Longboat staff have been digitizing and shredding all of the town's new and old records to save time and space.
The thousands of decades-old town documents that line the walls of a stuffy room in the back of Town Hall may soon be unnecessary.
That’s because for about five months, Longboat Key has undertaken an ambitious effort to catalog all of these records — and any new ones that it creates — digitally, scanning each page into a database it hopes to one day make available for easy public access, said Town Clerk Trish Granger.
“That’s the way of the future, everybody is digitizing,” Granger said.
It all began in May with the building division in the Planning, Zoning and Building Department, where it started scanning permits and contractor information, said IT Director Jason Keen.
From there, the Finance Department started digitizing invoice documents, and the Town Clerk’s office began downloading all its cataloged agreements, contracts, minutes, agendas and ordinances, Keen said.
“The storage of paper was not only becoming costly, it was a waste of space, and it was hard to find documents,” Keen said.
Laura Adams, a part-time administrative assistant in the Town Clerk’s office, is one of the employees who spends hours flipping through old documents and scanning them, at most, 60 at a time.
Adams comes into Town Hall every Wednesday, Thursday and Friday to sit at a desk in front of two computer screens, a keyboard and a Canon digital scanner. It’s part of her job to digitize the contents of folders from the records room, some dating back more than 40 years.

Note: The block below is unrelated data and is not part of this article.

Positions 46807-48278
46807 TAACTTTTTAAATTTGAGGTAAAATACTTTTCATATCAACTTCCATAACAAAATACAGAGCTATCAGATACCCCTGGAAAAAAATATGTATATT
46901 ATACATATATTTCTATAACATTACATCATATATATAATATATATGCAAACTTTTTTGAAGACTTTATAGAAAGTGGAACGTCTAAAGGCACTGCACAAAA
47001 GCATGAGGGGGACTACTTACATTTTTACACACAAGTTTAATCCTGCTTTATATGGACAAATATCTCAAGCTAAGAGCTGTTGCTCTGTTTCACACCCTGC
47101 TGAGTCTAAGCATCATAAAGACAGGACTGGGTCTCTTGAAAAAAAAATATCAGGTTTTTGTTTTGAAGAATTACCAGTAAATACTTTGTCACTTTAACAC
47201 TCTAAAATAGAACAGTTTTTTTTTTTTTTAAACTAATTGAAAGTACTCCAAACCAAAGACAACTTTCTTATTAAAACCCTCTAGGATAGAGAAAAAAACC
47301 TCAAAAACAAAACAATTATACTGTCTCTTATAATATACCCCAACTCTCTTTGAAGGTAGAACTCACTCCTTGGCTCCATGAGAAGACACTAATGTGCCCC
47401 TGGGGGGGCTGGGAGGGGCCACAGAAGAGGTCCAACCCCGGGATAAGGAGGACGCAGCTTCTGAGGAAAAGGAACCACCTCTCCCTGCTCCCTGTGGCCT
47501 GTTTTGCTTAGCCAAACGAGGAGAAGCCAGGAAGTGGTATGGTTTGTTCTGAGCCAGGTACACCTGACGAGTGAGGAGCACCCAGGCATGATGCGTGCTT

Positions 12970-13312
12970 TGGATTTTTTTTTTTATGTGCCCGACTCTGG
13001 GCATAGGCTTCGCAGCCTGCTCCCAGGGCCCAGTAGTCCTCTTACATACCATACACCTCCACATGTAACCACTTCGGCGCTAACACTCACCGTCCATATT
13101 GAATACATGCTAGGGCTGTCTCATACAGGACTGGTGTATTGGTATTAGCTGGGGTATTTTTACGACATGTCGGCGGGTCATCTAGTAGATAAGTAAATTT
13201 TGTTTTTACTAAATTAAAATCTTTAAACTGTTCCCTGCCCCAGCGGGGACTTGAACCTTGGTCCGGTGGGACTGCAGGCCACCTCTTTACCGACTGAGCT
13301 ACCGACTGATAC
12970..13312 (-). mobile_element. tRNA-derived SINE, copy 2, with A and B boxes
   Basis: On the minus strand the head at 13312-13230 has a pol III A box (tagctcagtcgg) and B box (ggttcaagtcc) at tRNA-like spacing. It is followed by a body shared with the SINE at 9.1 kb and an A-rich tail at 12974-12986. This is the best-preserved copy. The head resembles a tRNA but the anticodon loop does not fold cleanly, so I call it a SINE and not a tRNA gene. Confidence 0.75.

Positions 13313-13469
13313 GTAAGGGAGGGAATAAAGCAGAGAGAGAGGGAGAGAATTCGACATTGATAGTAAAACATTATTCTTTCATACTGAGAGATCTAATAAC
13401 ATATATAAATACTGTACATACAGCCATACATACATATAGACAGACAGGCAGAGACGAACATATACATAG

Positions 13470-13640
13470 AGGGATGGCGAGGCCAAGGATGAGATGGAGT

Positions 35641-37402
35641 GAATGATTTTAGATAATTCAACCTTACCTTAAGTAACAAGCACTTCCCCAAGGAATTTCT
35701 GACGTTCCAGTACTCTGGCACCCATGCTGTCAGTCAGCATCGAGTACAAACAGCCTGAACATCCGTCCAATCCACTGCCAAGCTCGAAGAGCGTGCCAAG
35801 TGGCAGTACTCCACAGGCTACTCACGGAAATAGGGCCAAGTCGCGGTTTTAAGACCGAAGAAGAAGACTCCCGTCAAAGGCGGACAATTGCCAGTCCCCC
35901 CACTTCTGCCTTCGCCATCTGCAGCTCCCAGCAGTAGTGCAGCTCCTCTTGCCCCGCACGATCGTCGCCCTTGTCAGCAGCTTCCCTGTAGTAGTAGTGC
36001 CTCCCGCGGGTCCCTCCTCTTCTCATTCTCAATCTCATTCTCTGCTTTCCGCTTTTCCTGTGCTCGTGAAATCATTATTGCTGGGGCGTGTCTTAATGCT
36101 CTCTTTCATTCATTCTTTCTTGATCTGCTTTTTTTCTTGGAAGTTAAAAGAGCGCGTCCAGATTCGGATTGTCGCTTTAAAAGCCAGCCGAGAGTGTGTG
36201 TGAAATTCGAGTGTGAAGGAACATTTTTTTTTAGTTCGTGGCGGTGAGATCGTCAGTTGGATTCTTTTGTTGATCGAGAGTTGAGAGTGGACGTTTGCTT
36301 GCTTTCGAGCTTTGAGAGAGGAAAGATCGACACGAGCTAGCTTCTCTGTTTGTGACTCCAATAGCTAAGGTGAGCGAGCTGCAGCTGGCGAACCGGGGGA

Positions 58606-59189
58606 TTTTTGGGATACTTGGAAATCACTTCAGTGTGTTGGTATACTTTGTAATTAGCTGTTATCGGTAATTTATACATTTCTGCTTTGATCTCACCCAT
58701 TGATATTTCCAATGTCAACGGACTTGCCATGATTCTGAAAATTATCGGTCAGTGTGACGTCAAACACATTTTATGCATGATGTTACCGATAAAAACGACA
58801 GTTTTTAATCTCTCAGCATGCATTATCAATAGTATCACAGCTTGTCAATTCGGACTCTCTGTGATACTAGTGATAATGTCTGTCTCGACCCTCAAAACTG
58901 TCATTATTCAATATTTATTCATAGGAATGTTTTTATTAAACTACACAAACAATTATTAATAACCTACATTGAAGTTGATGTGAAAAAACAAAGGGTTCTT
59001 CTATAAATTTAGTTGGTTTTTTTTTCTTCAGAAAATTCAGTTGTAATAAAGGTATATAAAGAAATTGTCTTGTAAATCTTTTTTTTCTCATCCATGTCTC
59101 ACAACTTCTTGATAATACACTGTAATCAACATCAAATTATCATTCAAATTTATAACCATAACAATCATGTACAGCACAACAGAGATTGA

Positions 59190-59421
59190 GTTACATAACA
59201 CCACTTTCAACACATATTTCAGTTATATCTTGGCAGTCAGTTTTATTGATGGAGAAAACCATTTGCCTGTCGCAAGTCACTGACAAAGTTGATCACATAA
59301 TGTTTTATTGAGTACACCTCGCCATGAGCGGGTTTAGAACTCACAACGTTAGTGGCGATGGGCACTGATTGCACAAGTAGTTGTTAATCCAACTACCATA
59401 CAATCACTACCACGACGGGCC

With the touch of a button, her digital scanner whirls into action passing sheets of paper through its machinery one-by-one, reading each individual word and sending the information it gathers to a records-management program on her computer called Laserfiche. The software organizes each digital sheet of paper by year, month or document type, Keen said.
But it’s not always correct.
That’s where Adams comes in. She reads each file to ensure it’s named appropriately, adjusts any images that were scanned improperly and cross references them with the physical copies to make sure the documents were imported completely.
When she’s finished with a file, Adams reorganizes the papers in the manila folder she found them in and marks it with a new identification sticker: “Digitized.”
“I enjoy it,” Adams said of her work. “It’s going to be perfect someday.”
All of these paper files will eventually be shredded, for the digital file is considered official town record, Keen said. He said the new cataloging system gives town employees the ability to label each document with specific categories, or metadata, like keywords such as “undergrounding,” invoice numbers or addresses.
That means that instead of searching through paper files for a building contract referencing The Colony Beach & Tennis Resort, a town employee can search for any document about the resort within seconds.
Although the database is only available to town employees, Keen said he is hoping it will go public sometime next year. He said the project is approximately 20% complete, and will take about two years to finish. Parts of the digitized documents could be available to the public sometime next year.